What Is an Accountant?

The term accountant refers to a professional who performs accounting functions such as account analysis, auditing, or financial statement analysis. Accountants work with accounting firms or internal account departments with large companies. They may also set up their own, individual practices. After meeting state-specific educational and testing requirements, these professionals are certified by national professional associations.

Key Takeaways

  • An accountant is a professional who performs accounting functions such as account analysis, auditing, or financial statement analysis.
  • Accountants can find employment with an accounting firm or a large company with an internal accounting department, or they can set up an individual practice. 
  • Many accountants choose to become Certified Public Accountants because the CPA designation is considered the gold standard in the accounting profession.

Understanding Accountants

Accountants are financial professionals who take charge of a series of accounts—either private or public. These accounts may be owned by either a corporation or individuals. As such, they may find work with corporations of different sizes—small to large—governments, different organizations like non-profits, or they may set up their own private practice and work with individuals who enlist their services.

They perform multiple accounting duties which vary based on where they work. Accountants perform account analysis, review financial statements, documents, and other reports to ensure they are accurate, conduct routine and annual audits, review financial operations, prepare tax returns, advise on areas that require more efficiencies and cost-savings, and provide risk analysis and forecasting.

An accountant's duties often depend on the type of educational background and designation they receive. Most professionals in the field possess bachelor's degrees and—if employed by a corporation—may require certification to move up within the firm. Certification requirements vary, with some roles requiring additional educational requirements above the bachelor's degree and successful completion of rigorous examinations. Accountants can have more than one designation. But the most common accounting designations are the Certified Internal Auditor (CIA), Certified Management Accountant (CMA), and Certified Public Accountant (CPA). A Certified Internal Auditor doesn't need to receive any license in order to practice, and neither do Certified Management Accountants.  

Although your accountant may have more than one designation, the most common are Certified Internal Auditor, Certified Management Accountant, and Certified Public Accountant.

Many accountants choose to become CPAs because the designation is considered the gold standard in the accounting profession. In the United States, certification requirements for accountants can vary from state to state. But there is one requirement that is uniform in every state—the passing of the Uniform Certified Public Accountant Examination. This is an exam that is written and graded by the American Institute of Certified Public Accountants (AICPA).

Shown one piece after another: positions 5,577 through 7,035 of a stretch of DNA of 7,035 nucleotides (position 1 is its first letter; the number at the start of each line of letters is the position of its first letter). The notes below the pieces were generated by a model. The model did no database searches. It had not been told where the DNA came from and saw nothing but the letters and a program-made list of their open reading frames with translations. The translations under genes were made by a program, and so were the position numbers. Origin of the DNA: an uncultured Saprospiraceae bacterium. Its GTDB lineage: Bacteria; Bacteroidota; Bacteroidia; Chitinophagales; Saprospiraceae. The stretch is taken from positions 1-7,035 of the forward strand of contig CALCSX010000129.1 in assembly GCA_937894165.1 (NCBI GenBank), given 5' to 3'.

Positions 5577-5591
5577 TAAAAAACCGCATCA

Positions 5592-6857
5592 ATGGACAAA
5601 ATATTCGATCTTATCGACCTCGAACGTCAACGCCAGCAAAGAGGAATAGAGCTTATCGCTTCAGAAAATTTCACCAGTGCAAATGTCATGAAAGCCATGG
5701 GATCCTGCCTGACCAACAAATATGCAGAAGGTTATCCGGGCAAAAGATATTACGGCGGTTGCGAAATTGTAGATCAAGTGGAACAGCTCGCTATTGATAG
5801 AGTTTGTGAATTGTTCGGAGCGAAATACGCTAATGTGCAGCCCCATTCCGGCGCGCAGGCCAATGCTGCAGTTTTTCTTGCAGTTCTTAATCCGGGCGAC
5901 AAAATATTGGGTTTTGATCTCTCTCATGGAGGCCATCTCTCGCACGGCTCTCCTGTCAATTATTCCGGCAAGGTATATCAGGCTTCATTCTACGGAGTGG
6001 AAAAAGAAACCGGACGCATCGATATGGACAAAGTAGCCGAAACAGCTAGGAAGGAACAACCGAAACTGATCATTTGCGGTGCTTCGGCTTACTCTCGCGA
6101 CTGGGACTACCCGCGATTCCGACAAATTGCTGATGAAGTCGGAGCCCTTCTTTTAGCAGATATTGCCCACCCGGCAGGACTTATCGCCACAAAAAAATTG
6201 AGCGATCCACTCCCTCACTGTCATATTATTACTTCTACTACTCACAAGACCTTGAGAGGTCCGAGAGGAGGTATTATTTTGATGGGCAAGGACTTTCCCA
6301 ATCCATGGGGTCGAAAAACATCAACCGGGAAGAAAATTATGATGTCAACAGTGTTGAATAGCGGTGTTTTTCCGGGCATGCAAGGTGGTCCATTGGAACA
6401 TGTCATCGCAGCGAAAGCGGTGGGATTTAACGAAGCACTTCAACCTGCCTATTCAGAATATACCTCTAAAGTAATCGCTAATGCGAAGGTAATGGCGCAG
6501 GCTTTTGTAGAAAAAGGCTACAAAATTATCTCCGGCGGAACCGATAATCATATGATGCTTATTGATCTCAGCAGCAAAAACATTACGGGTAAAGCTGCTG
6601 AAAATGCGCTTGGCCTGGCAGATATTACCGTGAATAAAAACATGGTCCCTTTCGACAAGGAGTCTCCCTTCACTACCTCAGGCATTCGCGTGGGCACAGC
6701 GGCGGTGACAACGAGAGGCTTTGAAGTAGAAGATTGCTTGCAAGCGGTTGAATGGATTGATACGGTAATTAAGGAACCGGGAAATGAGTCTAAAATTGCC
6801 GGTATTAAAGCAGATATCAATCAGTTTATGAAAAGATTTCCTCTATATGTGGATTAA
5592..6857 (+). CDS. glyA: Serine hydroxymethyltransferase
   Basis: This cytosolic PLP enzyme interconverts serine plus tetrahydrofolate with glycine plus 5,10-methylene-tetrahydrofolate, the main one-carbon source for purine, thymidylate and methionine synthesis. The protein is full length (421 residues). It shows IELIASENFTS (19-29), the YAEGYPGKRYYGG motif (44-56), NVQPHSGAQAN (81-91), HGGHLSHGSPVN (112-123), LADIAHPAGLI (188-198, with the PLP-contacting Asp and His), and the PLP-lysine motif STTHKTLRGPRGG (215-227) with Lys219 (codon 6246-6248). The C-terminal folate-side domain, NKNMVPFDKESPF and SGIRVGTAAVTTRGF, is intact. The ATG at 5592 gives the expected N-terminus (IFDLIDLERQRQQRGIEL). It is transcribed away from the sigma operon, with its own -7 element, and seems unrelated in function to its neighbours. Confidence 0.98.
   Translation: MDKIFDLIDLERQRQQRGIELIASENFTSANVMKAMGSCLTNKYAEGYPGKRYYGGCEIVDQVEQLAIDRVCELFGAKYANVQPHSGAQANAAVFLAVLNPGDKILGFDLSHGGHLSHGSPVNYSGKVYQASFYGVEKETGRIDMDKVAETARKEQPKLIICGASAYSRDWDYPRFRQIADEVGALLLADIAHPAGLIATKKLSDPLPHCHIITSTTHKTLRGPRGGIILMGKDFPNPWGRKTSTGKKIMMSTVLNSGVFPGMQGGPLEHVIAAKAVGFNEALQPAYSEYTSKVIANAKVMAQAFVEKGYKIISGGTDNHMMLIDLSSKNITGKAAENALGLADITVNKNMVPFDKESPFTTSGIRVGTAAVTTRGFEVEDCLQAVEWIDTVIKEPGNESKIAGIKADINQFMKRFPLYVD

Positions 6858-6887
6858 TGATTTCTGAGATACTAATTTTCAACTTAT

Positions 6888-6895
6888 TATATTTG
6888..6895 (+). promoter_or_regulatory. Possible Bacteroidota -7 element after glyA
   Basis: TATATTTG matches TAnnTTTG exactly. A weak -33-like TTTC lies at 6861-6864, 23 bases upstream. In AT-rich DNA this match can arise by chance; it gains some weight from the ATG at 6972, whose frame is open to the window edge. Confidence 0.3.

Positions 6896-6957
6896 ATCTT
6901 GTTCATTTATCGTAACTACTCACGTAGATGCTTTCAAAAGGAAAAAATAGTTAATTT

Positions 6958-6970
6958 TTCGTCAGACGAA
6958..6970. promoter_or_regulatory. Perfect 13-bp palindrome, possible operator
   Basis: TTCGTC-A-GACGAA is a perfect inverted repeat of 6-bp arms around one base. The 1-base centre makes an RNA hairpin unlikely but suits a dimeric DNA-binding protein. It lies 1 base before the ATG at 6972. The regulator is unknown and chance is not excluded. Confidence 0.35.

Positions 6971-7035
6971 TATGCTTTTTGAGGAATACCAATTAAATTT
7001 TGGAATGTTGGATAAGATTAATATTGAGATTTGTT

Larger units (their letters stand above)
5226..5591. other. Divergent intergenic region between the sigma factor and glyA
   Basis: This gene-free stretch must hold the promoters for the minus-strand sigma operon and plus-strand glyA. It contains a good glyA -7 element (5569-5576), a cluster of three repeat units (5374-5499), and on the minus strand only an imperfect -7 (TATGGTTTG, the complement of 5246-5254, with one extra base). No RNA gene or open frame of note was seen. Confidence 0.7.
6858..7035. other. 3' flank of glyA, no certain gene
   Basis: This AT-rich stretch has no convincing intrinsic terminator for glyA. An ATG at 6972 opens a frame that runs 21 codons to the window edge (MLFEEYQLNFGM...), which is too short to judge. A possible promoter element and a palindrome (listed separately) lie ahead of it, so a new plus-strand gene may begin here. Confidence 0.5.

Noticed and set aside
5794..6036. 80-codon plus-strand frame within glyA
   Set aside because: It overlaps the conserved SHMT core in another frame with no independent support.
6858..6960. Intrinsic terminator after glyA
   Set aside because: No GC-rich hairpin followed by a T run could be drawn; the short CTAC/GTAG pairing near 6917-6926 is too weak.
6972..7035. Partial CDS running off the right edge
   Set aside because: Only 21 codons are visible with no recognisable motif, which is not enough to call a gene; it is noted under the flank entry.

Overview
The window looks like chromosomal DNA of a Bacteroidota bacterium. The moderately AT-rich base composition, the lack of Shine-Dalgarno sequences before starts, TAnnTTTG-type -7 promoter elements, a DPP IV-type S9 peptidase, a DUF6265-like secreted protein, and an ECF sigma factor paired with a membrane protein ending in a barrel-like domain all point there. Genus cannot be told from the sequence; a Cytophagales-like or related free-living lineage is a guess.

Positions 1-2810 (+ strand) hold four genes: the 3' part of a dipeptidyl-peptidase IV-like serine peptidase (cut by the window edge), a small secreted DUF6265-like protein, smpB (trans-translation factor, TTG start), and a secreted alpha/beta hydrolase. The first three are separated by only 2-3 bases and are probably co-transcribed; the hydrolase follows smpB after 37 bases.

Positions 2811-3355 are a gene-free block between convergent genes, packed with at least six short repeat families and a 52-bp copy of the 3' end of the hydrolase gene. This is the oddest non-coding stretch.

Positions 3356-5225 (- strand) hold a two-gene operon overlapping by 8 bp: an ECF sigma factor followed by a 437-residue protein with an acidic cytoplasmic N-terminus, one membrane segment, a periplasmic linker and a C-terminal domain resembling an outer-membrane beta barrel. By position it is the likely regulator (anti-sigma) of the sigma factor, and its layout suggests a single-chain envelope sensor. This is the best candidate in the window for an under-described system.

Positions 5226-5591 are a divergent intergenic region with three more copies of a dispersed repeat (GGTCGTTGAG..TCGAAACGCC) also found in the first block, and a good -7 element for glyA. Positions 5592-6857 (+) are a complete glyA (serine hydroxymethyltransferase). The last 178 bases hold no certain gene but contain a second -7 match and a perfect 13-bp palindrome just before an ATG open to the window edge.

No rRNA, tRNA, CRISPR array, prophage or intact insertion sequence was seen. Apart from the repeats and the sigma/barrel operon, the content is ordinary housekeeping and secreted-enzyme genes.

Special Considerations

Accountants must abide by the ethical standards and guiding principles of the region where they practice, such as the International Financial Reporting Standards (IFRS) or Generally Accepted Accounting Principles (GAAP). The IFRS is a set of rules issued by the International Accounting Standards Board (IASB). These rules promote consistency and transparency in financial statements. GAAP, on the other hand, is a set of standards that accountants must adhere to when they complete financial statements for any publicly-traded companies.

Certified public accounts are legally and ethically responsible to be honest, trustworthy, and to avoid negligence in their duties. CPAs have real influence over their clients, which means their judgment and work can affect not just an individual but an entire company—including its employees, its board, and its investors. Accountants may be held liable for paying uninsured losses to creditors and investors in the case of a misstatement, negligence, or fraud.

Accountants can be held liable under two different types of law—common law and statutory law. Common law liability includes negligence, fraud, and breach of contract, while statutory law includes any state or federal securities laws. 

History of Accountants

The first professional association for accountants, the American Association of Public Accountants, was formed in 1887, and CPAs were first licensed in 1896. Accounting grew as an important profession during the industrial revolution. This was largely due to the fact that businesses grew in complexity and the shareholders and bondholders, who were not necessarily a part of the company but were monetarily invested, wanted to know more about the financial well-being of the companies they were invested in. 

After the Great Depression and the formation of the Securities and Exchange Commission (SEC), all publicly traded companies were required to issue reports written by accredited accountants. This change increased the need for corporate accountants even further. Today, accountants remain a ubiquitous and crucial part of any business.